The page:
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  • Greg Lynn’s Embryological House Project: The “Technology” and Metaphors of Metorsmof Architecture

    Karen Burns

    Chapter from the book: Architecture Schools in Australasia, A. 2007. Association of Architecture Schools in Australasia.


    This paper offers a close reading of one architectural text engaged in “knowledge transfer”: the use of evolutionary biology discourse as an explanatory account and authority claim supporting Greg Lynn’s Embryological House Project (2000). This essay addresses the twin conference themes of knowledge transfer and the potential threat posed to the specificity of architectural techniques. By offering a detailed reading, this paper argues that information transfer is not an innocuous activity, but involves the critical transformation of source material. This paper argues that technology transfer should acknowledge the workings of an ever-present technology, the “technology of architecture”. This term designates the set of techniques governing the reworking of material from domains exterior to architecture, into material pliable for architecture. In this paper architecture’s evolutionary theory borrowings, provides an exemplary instance of information transfer marked by displacement, not straightforward transmission.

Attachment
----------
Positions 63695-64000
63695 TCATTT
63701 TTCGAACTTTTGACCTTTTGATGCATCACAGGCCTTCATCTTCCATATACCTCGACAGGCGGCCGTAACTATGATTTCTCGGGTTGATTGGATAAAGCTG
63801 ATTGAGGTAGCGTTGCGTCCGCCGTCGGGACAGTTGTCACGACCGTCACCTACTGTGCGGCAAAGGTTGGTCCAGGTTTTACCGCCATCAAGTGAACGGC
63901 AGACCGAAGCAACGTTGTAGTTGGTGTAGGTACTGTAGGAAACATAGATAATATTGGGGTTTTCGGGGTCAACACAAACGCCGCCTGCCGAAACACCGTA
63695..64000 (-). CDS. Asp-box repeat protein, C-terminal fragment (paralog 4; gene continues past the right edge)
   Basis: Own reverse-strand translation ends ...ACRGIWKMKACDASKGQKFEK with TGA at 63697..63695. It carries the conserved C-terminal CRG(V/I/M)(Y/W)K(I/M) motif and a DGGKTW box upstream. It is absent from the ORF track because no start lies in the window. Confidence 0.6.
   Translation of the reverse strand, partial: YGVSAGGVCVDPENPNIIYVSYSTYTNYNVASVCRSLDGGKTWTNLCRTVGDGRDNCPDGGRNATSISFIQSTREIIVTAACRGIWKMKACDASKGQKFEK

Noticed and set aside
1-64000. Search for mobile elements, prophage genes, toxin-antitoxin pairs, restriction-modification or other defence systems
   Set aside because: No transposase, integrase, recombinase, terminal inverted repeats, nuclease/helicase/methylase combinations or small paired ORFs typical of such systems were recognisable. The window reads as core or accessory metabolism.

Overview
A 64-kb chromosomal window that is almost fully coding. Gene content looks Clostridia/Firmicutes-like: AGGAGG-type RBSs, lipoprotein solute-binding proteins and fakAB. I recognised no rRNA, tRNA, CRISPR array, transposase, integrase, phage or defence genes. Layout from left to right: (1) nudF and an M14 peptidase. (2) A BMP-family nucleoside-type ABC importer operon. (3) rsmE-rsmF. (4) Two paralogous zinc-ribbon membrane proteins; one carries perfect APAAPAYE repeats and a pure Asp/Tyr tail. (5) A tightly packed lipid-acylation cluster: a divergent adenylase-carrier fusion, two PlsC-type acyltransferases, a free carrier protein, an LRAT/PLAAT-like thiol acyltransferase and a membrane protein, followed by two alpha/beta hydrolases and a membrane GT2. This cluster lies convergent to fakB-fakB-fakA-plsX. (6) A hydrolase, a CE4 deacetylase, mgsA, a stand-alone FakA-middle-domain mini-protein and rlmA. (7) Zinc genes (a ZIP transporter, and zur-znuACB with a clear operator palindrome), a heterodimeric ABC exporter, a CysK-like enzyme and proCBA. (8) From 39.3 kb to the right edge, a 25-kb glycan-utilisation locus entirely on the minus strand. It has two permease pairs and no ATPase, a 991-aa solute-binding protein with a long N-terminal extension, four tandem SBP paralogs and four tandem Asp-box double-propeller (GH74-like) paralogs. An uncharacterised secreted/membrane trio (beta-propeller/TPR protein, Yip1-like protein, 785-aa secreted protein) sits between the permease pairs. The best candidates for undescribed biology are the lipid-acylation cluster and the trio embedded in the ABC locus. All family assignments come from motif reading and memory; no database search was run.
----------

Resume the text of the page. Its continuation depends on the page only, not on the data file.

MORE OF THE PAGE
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    How to cite this chapter
    Burns, K. 2007. Greg Lynn’s Embryological House Project: The “Technology” and Metaphors of Metorsmof Architecture. In: Architecture Schools in Australasia, A (ed.), Association of Architecture Schools in Australasia. Sydney: UTS ePRESS. DOI: https://doi.org/10.5130/aab.q

    This is an Open Access chapter distributed under the terms of the Creative Commons Attribution 4.0 license (unless stated otherwise), which permits unrestricted use, distribution and reproduction in any medium, provided the original work is properly cited. Copyright is retained by the author(s).

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    Additional Information

    Published on Sept. 27, 2007


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